Reading Covid-19 round-up: Focusing on the failures of science and government

Eoin Ó Broin looks at the growing number of titles on the impact of pandemic

Covid-19 and its human, psychological, social and economic impacts are wholly manmade. Photograph:  Chip Somodevilla/Getty

Covid-19 and its human, psychological, social and economic impacts are wholly manmade. Photograph: Chip Somodevilla/Getty

Pop the word Covid-19 into any online book store and you will see the ever growing series of titles on the pandemic. Between the conspiracy theories and medical manuals there are a small number of though provoking works trying to make sense of the science, economics and ecology of the coronavirus.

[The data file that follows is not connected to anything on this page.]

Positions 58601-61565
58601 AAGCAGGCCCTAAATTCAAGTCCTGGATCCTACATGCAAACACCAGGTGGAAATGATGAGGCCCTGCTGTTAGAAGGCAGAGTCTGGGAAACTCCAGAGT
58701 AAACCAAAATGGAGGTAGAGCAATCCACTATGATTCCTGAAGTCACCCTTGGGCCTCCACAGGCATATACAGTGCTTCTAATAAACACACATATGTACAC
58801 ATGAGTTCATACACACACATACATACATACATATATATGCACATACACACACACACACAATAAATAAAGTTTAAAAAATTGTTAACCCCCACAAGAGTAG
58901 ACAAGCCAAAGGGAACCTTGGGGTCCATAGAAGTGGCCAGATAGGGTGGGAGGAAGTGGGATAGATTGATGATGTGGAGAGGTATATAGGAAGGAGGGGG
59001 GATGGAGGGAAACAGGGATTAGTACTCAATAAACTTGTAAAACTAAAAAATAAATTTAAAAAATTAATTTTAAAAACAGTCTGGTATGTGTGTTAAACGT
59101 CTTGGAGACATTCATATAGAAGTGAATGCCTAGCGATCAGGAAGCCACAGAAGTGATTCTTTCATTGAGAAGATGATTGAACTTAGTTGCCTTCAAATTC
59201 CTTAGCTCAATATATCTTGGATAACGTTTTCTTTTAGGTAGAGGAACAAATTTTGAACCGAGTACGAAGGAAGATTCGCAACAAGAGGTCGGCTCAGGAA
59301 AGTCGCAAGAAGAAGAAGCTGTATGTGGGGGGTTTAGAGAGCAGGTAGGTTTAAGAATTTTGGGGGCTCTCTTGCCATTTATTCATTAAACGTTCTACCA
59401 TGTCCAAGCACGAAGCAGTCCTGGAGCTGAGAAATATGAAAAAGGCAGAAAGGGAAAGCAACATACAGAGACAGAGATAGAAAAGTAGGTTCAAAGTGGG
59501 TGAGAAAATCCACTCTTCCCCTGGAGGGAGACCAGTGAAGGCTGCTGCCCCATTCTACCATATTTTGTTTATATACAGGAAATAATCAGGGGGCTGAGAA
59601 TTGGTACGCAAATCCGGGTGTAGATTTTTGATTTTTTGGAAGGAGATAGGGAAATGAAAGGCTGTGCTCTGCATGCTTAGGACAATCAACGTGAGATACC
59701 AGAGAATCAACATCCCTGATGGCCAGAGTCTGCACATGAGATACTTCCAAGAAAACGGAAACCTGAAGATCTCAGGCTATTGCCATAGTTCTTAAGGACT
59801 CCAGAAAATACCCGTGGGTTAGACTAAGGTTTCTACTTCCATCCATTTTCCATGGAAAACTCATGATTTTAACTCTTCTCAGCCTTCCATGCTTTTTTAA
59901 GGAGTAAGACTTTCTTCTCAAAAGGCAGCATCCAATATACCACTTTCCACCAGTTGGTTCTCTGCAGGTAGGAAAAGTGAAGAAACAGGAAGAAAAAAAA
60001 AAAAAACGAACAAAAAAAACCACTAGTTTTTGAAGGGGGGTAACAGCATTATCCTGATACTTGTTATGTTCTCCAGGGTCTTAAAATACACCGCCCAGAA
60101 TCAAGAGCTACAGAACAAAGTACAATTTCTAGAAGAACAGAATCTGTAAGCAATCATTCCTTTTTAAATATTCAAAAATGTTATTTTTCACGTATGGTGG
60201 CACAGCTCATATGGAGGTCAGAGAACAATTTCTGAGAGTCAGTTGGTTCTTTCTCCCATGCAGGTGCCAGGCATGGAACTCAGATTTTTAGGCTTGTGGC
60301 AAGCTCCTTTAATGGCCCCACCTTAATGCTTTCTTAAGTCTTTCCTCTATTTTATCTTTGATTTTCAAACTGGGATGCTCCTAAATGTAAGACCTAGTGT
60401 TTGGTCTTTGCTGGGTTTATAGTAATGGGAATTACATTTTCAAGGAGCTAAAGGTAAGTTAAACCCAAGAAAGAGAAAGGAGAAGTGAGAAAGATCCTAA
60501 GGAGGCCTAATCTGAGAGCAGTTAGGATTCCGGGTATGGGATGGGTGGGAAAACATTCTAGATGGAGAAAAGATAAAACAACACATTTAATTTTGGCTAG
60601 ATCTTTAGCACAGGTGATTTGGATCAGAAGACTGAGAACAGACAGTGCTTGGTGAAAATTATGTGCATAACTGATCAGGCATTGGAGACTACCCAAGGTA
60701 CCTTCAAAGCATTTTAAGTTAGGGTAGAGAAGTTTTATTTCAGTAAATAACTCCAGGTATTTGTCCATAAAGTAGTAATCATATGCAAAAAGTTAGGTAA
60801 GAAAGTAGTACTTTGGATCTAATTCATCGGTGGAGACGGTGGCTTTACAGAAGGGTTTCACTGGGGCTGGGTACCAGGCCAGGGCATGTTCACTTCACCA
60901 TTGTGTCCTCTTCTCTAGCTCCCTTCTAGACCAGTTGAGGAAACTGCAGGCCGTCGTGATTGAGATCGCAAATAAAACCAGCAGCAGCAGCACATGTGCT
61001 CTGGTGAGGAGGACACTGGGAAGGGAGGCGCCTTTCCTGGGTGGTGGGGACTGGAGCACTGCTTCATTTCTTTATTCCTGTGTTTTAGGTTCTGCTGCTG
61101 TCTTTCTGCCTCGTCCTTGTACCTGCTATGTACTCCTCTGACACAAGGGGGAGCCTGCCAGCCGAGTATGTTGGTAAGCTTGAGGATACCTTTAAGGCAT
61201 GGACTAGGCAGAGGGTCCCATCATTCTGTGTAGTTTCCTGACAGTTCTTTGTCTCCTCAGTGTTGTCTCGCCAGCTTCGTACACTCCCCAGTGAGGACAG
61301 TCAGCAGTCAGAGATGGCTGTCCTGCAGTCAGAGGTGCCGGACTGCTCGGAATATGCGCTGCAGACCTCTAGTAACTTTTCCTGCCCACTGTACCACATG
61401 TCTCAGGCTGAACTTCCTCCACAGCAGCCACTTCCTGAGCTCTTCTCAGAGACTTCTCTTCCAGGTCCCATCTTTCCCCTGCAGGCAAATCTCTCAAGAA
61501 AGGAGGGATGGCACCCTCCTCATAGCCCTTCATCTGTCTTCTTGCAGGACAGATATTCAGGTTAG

Richard Horton’s The Covid-19 Catastrophe (Polity, £12.99) is one of the strongest works to date. Its subtitle – What’s gone wrong and how to stop it happening again – makes clear the authors’ focus on the failures of science and government to get to grips with the pandemic, and what we need to do when the next virus comes.

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